Read the Conversation
EF: You have worked in GHA - German Health Alliance since 2014. Could you elaborate on its evolution over the years?
RG: The GHA - German Health Alliance, with an experience of now 32 years based on its three predecessor organizations, has two distinct branches: a global health and health system strengthening focused arm, initially known as the German Healthcare Partnership (GHP) jointly established in 2010 by the German government through the Federal Ministry for Economic Cooperation and Development (BMZ) and the Federation of German Industries (BDI) and a strong medtech focused arm, the previous German Healthcare Export Group. In summary, GHA in its current set-up comprises a diverse, on-purpose very heterogenous range of currently around 120 leading actors from various sectors and areas, such as pharma, medtech, diagnostics, digital technologies, capacity building & e-learning, healthcare consulting, architects and constructors, logistics, insurance, development cooperation, NGOs, science & academia on board, among others. The change towards a multisectoral initiative has been initiated when I have been appointed as Chair of the Board in 2014 – at that time a very unique shift in the health area, especially considering that we operate under the umbrella of BDI. Health system strengthening through reliable, long-term, eye-to-eye partnerships are at the core of our organization’s DNA. With our diverse membership base, we form strategic alliances and stimulate, initiate and execute concrete projects, such as the “Applied Biomedical Engineers” capacity-building initiative in Africa, involving five member companies and a university of applied sciences along with organizations and institutions of the partner countries and GIZ. Our multi-actor based health system strengthening approach was presented at a health-related G20 event in December 2016 when Germany took over Presidency for 2017 and where it already had been considered a blueprint for multi-sectorial cooperation, intending to inspire other countries and regions to establish similar organizations leading to highly potential new cross-links and cooperations among each other.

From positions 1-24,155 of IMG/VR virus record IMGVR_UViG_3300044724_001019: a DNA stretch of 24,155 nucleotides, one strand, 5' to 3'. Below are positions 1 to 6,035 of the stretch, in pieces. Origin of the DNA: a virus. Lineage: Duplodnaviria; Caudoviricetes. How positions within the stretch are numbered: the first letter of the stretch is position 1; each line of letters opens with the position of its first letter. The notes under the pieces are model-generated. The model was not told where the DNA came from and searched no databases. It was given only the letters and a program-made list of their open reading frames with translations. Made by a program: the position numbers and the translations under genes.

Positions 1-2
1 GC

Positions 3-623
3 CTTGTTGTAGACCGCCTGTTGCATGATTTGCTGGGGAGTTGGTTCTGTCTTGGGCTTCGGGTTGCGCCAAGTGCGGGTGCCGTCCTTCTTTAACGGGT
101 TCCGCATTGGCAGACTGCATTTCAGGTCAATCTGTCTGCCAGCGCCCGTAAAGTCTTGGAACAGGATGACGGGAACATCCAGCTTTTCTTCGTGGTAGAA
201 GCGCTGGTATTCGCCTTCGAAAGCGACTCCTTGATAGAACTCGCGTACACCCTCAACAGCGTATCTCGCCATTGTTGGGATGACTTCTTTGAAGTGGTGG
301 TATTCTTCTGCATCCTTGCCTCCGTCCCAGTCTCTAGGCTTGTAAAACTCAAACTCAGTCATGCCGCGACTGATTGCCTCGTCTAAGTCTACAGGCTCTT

EF: What are GHA’s priorities and agenda for this year?
RG: Especially since 2020, we have significantly expanded our development efforts and formed new strategic partnerships and alliances. Special importance and relevance have a strong cooperation of GHA with VFA, the German Association of Research-Based Pharmaceutical Companies, and Spectaris, a German industry association for the high-tech medium-sized business sector. As “Coalition for Health”, together with BMZ and GIZ (German international development cooperation agency), we strive for establishing a new concept of dedicated health partnerships. While climate partnerships and energy partnerships are continuously up-taking on the political agenda, it seems that establishing health partnerships is burdened by the complexity of biology and medicine, with health being even much more complex. In order to achieve success and contribute to transformative improvements, we are convinced that it needs an intensified multilateral health engagement while at the same time also strengthening the pillars of bilateral partnerships. Too often there is a “versus”-discussion about multilateral and bilateral engagement. What in fact is required is an intelligently established and managed matrix of both. Currently, we are focusing on certain, well selected African partner countries for health partnerships while with our exclusively international GHA, we of course also have our sights set on Asia and Latin America. Establishing long-term health partnerships will remain a top priority on our agenda also this year.